The present finding of a tropical ozone hole is closest to the observation by Polvani et al.26 of large O3 losses at the altitude of 18.5 km or 67/68 hPa over the tropics (30°S–30°N) from 1979 to 1997 with data from three independent datasets (TOST, BDBP, and GOZCARDS)28–30 although they did not reveal the tropical O3 hole. Polvani et al.26 also showed that global and tropical LST cooling had disappeared since 1997, while the tropical O3 concentration reached the minimum around 2005. When explaining their observed results, however, Polvani et al. argued for the low abundance of active chlorine and hence no local chemical O3 destruction in the tropical lower stratosphere. Instead, they argued that the observed tropical O3 and cooling trends were primarily driven by tropical upwelling caused by ODSs rather than greenhouse gases (GHGs) (mainly non-halogenated GHGs, as widely believed). As we have noted in the Introduction and will further discuss later, however, even a low level of active halogen can cause significant ozone depletion in the tropical lower stratosphere.
Interestingly, Polvani et al.26 also performed simulations from a chemistry–climate model (CCM) with incrementally added single forcings (sea surface temperatures—SSTs, GHGs, ODSs, volcanic eruptions, and solar variations) to detail the contribution of each forcing to tropical ozone and LSTs. Although their simulated results showed that ODSs were the dominant forcing of tropical ozone loss over GHGs, it must be pointed out that their simulated values of sum ozone loss (−28 ± 13 ppbv per decade; see their Table 1) were about five times smaller than their observed results (∼−150 ppbv per decade for the 1980s and 1990s), even ignoring that not all individual ensemble members showed statistically significant trends (see their Table 2). Moreover, in contrast to their claim that tropical lower stratospheric ozone would be closely tied to tropical upwelling w*, their simulated value of the w* increase by ODSs is not dominant but very close to that by GHGs, each force contributing to an increment by ∼0.1 km yr−1 decade−1 at 85 hPa, namely, 0.04 ± 0.09 for SSTs, 0.10 ± 0.11 for SSTs + GHGs, and 0.21 ± 0.11 for SSTs + GHGs + ODSs (see their Table 1). The results of the latter were also consistent with their simulated results of tropical LST trends (see their Fig. 3).
The simulated results of CCMs by Randel and Thompson37 and others38 had some differences from but were overall similar to the above-mentioned CCM results by Polvani et al.26 In most simulated results of CCMs, the strength of tropical upwelling was projected to increase from 1960 to 2100 by ∼2% per decade with the largest trends occurring in JJA, corresponding to tropical O3 reductions at 50 hPa of 0.15–0.35 ppmv (11–25 ppbv per decade).38 This ozone loss trend resulting from CCM simulations is about 10 times less than the observations by Polvani et al.26 and the present observations shown in Figs. 15. More crucially, the observed data have robustly shown that significant tropical ozone loss and LST cooling occurred in the 1980s and 1990s only, which is in drastic discrepancy from the simulated results of CCMs. Polvani et al.26 were then led to the open question: How could ODSs affect the stratospheric circulation? They conceded that the underlying mechanism for ODSs being a key forcing for tropical lower stratospheric O3 and temperature trends remained largely unexplored. Knowing the wide belief in CCMs that the key drivers of tropical upwelling and thus tropical O3 or LST trends since 1960 are non-halogenated GHGs (mainly CO2), Polvani et al.26 were forced to suggest that polar O3 depletion caused by ODSs would cause tropical upwelling and hence large tropical O3 losses. This explanation cannot be correct either, as the polar O3 hole is seasonal and appears only in the springtime, whereas the tropical O3 hole is all-season and has no changes in its central location over the seasons and over the decades since its appearance in the 1980s [Figs. 13 and 4(e)].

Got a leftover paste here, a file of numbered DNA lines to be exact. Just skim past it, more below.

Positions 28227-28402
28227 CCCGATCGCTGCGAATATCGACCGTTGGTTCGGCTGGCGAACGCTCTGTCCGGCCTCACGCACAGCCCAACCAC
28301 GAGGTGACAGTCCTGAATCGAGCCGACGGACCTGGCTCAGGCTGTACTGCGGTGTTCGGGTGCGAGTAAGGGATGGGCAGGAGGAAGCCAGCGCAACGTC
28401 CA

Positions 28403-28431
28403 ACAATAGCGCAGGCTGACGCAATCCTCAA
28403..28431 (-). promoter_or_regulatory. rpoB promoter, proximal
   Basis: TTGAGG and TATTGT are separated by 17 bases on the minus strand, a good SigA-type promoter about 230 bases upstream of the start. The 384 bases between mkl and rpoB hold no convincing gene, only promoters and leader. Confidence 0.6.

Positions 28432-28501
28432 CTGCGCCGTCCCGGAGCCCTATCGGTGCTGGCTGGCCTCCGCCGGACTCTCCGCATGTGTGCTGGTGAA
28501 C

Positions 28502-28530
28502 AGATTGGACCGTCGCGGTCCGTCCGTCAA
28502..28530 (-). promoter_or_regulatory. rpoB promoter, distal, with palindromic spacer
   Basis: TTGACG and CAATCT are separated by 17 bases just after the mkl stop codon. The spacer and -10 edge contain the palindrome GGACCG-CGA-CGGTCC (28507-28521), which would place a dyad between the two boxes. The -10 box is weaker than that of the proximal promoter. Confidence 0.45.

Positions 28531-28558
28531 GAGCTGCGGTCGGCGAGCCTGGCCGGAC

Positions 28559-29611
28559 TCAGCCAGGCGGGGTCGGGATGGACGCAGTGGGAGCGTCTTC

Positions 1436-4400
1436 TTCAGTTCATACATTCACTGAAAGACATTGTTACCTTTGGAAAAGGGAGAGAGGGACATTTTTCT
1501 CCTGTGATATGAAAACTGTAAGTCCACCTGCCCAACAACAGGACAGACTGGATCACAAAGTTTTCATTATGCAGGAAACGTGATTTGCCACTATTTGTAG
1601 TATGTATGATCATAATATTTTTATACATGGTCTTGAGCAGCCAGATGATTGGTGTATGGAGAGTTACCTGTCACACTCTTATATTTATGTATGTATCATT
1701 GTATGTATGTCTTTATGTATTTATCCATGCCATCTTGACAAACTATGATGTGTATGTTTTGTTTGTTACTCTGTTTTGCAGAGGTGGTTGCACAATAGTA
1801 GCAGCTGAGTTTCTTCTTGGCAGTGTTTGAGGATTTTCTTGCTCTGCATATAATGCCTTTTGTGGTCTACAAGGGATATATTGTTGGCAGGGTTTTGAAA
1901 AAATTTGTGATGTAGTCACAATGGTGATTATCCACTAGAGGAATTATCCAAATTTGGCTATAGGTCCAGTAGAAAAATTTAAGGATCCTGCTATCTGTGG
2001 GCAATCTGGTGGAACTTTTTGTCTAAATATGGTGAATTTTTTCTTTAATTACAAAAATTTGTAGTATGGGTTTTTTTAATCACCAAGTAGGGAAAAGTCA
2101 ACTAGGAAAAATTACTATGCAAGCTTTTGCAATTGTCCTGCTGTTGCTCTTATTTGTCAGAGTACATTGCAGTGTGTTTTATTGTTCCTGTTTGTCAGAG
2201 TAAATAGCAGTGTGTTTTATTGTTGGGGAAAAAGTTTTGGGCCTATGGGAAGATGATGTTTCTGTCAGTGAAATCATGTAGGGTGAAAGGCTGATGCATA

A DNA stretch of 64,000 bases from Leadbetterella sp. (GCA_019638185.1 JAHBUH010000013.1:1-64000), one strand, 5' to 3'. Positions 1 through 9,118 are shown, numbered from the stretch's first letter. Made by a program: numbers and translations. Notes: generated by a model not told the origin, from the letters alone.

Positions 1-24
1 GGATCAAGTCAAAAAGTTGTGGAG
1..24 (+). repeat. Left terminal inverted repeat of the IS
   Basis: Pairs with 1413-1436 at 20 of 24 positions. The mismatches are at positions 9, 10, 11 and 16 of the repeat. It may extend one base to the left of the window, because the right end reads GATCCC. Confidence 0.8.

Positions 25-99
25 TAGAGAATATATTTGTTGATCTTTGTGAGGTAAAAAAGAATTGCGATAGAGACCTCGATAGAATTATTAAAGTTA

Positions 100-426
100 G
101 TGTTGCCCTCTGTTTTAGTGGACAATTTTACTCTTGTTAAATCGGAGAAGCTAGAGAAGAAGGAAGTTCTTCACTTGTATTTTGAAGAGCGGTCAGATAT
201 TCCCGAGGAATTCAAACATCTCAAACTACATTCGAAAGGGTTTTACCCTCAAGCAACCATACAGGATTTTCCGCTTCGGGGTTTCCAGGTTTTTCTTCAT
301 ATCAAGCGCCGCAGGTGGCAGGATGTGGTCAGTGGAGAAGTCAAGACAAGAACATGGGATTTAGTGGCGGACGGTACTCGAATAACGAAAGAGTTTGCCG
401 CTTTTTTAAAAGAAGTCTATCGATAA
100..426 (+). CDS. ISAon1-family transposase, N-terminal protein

The present observed results in Figs. 16 and Figs. S1–S4 strongly indicate that, like the Antarctic O3 hole that was once incorrectly explained by the misconceived air transport mechanism (“dynamical theory”), the tropical O3 hole must not result from changes in normal atmospheric circulation patterns over the tropics since the 1960s or 1970s but result from an identical physical/chemical mechanism to that for the polar O3 hole. Obviously, the tropical O3 hole varies closely with the atmospheric level of CFCs [as seen in Fig. 4(b)], so it must originate from a CFC-related mechanism. The postulated stratospheric cooling and tropical upwelling effects of increasing non-halogenated GHGs have disappeared in observed O3 and temperature data for the Antarctic lower stratosphere6–8 and for the tropical lower stratosphere.26 It is obvious that the simulated results from CCMs26,37,38 do not agree with the observed results shown in Figs. 4(b)5(a)5(b), and 6(f), which show that the negative O3 trends were about 10 times larger (−25 to −30% per decade) in the 1980s and 1990s and there have been no significant O3 or LST trends in the tropical/Antarctic since the mid-1990s. The latter are actually consistent with the observations summarized in the newest IPCC report (Chap. 2).36 Moreover, the proposed enhanced tropical upwelling directly contradicts with the observed CFC depletion in the lower tropical stratosphere [Fig. 4(d)], as increased upward motion would transport CFC-rich air from the troposphere. Indeed, the observed data robustly show no shifts in the positions of both Antarctic and tropical O3 holes that have constantly been centered in the altitude region corresponding to the CR ionization peak since the 1960s/1980s and circularly symmetric O3 depletion cyclones are formed with the largest depletion at the centers [Figs. 13 and 4(e)]. These major features cannot be explained by tropical upwelling due to non-halogenated GHGs (mainly CO2) that have kept rising since the industrial revolution starting in 1760. All the observed data strongly indicate that tropical upwelling cannot be the major mechanism for the observed large, deep, and all-season tropical O3 hole. The simultaneous depletions of both CFCs and O3 in the lower tropical stratosphere are most likely due to a physical reaction mechanism that occurs locally. For the latter, the CRE mechanism, supported by the observed data in Figs. 16 and the substantial datasets obtained from both laboratory and atmospheric measurements,3–9,39–41 has provided the best and predictive model.